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Heel-Toe Drop: What's Up With That?

The amount of heel-toe drop of a running shoe is defined as the amount higher off the ground your heel is than your forefoot when standing in the shoe. This is due to the difference in thickness of the sole under these locations of your foot. For example, a shoe with a “10 millimeter heel-toe drop” (that of a “traditional” type running shoe from the 1980′s to present) raises your heel 10 millimeters (about 3/8 of an inch) higher than your forefoot when standing. “Zero” heel-toe drop would be the equivalent of standing barefoot; although with shoes on, there would be an equal thickness slab of shoe sole under both the heel and the forefoot.

Although two different shoe models can have the same amount of heel drop as each other, they can differ in overall thickness of the sole, a parameter known as the "stack height". In the example provided, the stack height under the heel is 24mm, the stack height under the forefoot is 20mm, and the heel-toe drop is 4mm (24mm-20mm).

Sectioned running shoe with heel and forefoot stack height measurements
Sectioned running shoe with heel and forefoot stack height measurements

The concept of incorporating “less heel-toe drop” into running shoes came with the popularization of the “minimalist” running movement over the past 10 - 15 years. The argument for zero heel-toe drop being optimal is based on the assumption that the barefoot state, also zero heel-toe drop, is the foot's "natural", and therefore best alignment. The flaw in this argument is that it does not account for the alterations in human structure, function, and biomechanics as a result of wearing footwear with 10 mm or more heel drop for most activities people perform on their feet throughout their lives.

Studies have shown that running biomechanics are altered by alterations in the amount of heel drop the shoes have. Two general findings with respect to less heel drop were less heel strike/more midfoot to forefoot strike when the foot contacts the ground, and increased calf muscle work. There are potential benefits to this alteration in running mechanics for some runners and disadvantages for others.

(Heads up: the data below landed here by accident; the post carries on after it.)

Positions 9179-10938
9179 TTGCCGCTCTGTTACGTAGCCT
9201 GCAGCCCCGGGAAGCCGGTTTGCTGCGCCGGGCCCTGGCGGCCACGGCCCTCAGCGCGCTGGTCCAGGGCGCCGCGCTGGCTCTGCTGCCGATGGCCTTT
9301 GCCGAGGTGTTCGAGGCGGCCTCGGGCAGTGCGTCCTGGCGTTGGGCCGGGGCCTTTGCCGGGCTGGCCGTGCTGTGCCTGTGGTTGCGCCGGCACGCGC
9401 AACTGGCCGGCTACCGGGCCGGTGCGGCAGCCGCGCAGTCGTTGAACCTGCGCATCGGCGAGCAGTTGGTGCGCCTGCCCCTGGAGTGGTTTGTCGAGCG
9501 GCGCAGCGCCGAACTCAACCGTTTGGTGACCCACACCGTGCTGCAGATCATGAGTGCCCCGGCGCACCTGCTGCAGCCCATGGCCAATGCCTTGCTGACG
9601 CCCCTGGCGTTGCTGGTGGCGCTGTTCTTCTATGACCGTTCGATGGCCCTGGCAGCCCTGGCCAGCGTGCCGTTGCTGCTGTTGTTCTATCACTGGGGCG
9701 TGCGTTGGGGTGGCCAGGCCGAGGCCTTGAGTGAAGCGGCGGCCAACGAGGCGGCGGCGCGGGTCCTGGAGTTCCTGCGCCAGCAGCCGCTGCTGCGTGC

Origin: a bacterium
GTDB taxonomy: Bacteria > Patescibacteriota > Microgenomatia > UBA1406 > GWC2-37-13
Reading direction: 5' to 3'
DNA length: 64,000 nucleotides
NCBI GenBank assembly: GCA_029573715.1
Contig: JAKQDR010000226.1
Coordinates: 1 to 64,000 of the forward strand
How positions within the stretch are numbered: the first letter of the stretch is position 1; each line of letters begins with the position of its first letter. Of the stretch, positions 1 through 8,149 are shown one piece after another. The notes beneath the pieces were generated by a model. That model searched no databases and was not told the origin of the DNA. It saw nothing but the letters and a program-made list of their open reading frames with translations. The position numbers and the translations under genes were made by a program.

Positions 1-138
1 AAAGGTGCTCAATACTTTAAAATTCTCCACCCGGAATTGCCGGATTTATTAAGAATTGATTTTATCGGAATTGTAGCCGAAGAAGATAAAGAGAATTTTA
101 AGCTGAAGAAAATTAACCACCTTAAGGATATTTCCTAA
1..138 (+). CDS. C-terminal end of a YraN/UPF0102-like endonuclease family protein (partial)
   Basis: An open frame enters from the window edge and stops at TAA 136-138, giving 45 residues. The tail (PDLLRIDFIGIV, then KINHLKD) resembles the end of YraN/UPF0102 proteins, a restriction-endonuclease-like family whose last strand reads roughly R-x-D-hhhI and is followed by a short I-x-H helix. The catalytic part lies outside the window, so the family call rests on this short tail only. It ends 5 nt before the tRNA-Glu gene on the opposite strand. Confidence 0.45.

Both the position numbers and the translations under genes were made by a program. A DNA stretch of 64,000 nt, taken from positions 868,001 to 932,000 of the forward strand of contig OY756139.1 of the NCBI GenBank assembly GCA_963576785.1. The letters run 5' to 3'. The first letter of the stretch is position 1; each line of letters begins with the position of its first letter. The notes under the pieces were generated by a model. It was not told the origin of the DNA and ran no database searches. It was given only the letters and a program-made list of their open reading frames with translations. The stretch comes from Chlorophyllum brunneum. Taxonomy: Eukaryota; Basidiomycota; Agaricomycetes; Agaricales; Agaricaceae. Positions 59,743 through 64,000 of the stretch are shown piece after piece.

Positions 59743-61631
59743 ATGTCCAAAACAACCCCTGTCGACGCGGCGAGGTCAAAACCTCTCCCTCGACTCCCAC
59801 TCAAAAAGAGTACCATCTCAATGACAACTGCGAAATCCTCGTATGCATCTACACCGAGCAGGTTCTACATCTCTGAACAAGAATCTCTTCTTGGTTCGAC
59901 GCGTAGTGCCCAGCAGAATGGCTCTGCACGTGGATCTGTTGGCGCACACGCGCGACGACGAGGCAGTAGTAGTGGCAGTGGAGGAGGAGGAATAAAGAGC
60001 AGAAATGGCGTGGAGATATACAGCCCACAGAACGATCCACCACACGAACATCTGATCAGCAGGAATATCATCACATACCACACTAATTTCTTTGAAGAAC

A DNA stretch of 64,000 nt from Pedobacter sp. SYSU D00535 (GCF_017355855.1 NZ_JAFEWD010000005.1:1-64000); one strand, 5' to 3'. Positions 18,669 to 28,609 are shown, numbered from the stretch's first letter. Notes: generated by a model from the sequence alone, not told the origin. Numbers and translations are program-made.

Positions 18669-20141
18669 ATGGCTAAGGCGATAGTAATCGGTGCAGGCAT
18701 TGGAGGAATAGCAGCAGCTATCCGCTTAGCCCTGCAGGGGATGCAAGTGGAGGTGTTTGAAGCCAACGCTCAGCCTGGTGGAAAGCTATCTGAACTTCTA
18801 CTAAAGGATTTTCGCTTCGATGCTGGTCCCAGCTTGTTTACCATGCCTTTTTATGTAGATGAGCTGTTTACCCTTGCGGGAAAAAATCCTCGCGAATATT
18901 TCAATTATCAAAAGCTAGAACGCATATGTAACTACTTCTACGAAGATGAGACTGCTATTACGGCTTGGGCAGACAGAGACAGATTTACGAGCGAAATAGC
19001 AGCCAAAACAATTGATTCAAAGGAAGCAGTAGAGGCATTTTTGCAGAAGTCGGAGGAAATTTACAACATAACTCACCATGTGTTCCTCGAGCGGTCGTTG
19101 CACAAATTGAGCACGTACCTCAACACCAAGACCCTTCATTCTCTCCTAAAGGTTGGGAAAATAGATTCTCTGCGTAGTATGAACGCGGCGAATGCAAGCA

In clinical practice, I observed that people who tried to switch to significantly less heel drop without significantly reducing the amount of mileage they ran in the new shoes quickly developed injuries during the process, whereas those who gradually changed the amount of heel drop of the shoe and/or the amount of mileage introduction in the new shoes had far less problems. The benefits of changing heel drop, however, are that certain long-standing injury patterns for some people can improve or resolve with successful transition to a different heel drop, be it lower or higher.

The take home message here is, if you wish to alter the amount of heel drop in the shoes you run in, for whatever reason, do so gradually. For example, if you are in 10 mm drop shoes, first go to 6-8 mm drop shoes for at least a month or two and see how you respond before proceeding further. Working with an experienced running footwear expert at a reputable running shoe specialty store can be helpful in determining what is right for you.

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